Monkey Jungle is “where humans get caged and monkeys run wild”, according to its slogan. The 30-acre (12-hectare) reserve houses 400 monkeys, many of them in a specially created rainforest. Unlike a typical zoo, some of the species roam free while visitors, from the species homo sapiens, observe from behind screened trails. You’ll wonder who’s watching who!
Monkey Jungle began almost by accident in 1933 when a self-taught naturalist, Joseph DuMond, released six macaque monkeys from Java into dense bushland in Florida to observe their survival habits. The experiment was a success and the reserve became one of the few protected habitats for primates in the U.S. Today, the descendants of the Java monkeys number over a hundred and DuMond’s own descendants continue to provide them with a safe environment. About 30 other primate species now keep the troop of crab-eating macaques company. The South American species feel well at home in their own Amazonian rainforest habitat.
Watch your head, because some Monkey Jungle residents will quickly lower down a bowl when you walk past. They want you to give them peanuts and fruit, which you can buy at the entrance. The other monkeys are free to forage for food, but there are also special feeding times, when park rangers give the monkeys fruit and educate visitors. Learn about endangered species such as the tiny golden lion tamarin, big hairy orangutans and king-sized gorillas. Watch the orangutans perform tricks during the Hangin’ with the Orangs show. A real crowd-pleaser is the Wild Monkey Swimming Pool where the intelligent macaques dive in to catch seafood.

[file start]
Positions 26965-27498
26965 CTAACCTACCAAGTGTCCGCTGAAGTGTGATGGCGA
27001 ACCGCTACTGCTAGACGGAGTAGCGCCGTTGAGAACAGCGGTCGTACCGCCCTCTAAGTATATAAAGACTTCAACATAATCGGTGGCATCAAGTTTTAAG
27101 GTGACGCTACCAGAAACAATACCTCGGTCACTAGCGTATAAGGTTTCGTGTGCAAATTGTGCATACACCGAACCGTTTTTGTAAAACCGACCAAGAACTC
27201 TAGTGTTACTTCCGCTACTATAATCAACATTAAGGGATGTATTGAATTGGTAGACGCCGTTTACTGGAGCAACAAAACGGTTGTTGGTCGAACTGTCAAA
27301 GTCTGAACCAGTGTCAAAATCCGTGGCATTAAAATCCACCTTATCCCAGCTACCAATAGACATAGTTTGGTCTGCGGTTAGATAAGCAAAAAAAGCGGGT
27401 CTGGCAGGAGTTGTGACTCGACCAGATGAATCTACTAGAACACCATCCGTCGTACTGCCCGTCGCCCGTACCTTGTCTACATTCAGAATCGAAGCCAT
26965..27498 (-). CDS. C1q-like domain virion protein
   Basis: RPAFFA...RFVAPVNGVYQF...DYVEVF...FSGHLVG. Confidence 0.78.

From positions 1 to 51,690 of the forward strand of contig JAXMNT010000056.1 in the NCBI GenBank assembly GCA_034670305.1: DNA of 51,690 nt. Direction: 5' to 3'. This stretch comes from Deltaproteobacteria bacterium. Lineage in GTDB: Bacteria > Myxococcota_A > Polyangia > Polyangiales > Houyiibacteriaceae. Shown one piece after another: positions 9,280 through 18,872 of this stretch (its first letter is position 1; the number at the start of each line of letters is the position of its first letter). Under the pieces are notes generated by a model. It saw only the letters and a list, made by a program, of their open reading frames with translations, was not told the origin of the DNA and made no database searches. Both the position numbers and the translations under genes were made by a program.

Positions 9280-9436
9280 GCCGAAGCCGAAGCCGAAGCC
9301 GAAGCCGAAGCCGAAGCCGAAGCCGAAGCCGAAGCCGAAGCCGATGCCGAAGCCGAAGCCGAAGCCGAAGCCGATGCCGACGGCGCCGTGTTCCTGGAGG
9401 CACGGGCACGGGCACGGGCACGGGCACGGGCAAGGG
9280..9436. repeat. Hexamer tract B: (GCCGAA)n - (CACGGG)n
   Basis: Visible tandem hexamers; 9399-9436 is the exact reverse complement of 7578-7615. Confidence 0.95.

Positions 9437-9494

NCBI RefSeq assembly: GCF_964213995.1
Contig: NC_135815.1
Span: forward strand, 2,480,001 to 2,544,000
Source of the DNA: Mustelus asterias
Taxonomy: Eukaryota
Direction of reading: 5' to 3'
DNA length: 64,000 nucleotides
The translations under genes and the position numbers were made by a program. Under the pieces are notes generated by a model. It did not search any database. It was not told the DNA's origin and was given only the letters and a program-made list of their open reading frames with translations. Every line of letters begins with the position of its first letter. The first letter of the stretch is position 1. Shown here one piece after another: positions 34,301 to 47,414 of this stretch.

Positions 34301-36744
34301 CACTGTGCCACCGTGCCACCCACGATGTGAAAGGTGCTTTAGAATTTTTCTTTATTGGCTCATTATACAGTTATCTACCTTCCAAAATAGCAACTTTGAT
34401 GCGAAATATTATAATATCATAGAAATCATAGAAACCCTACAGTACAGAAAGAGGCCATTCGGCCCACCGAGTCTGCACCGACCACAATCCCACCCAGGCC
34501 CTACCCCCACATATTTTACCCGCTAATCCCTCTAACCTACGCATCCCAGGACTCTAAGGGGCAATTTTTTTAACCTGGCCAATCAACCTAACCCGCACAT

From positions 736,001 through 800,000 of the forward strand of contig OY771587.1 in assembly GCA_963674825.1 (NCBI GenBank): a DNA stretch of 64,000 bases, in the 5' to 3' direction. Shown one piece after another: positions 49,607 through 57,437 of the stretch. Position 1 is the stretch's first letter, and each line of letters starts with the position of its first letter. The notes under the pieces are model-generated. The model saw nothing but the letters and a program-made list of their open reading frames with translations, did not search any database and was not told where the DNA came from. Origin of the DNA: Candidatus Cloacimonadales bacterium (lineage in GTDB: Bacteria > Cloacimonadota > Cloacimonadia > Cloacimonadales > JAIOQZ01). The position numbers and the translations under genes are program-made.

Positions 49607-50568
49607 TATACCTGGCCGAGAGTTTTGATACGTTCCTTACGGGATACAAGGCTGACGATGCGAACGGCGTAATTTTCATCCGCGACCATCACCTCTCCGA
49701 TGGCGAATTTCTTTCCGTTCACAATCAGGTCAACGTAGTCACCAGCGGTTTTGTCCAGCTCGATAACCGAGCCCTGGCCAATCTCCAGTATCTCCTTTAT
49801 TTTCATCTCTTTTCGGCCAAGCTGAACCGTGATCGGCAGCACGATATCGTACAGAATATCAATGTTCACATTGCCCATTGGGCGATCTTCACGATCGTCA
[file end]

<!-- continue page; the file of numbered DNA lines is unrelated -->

Monkey Jungle is located 27 miles (44 kilometer) south of downtown Miami, at Cutler Bay in South Dade. Parking is free. Admission is not cheap, but some of this fee goes towards sheltering protected species. Children under the age of 3 have free access. The park is open daily and guided tours are available throughout the day. Be sure to book in advance, as the tours are popular.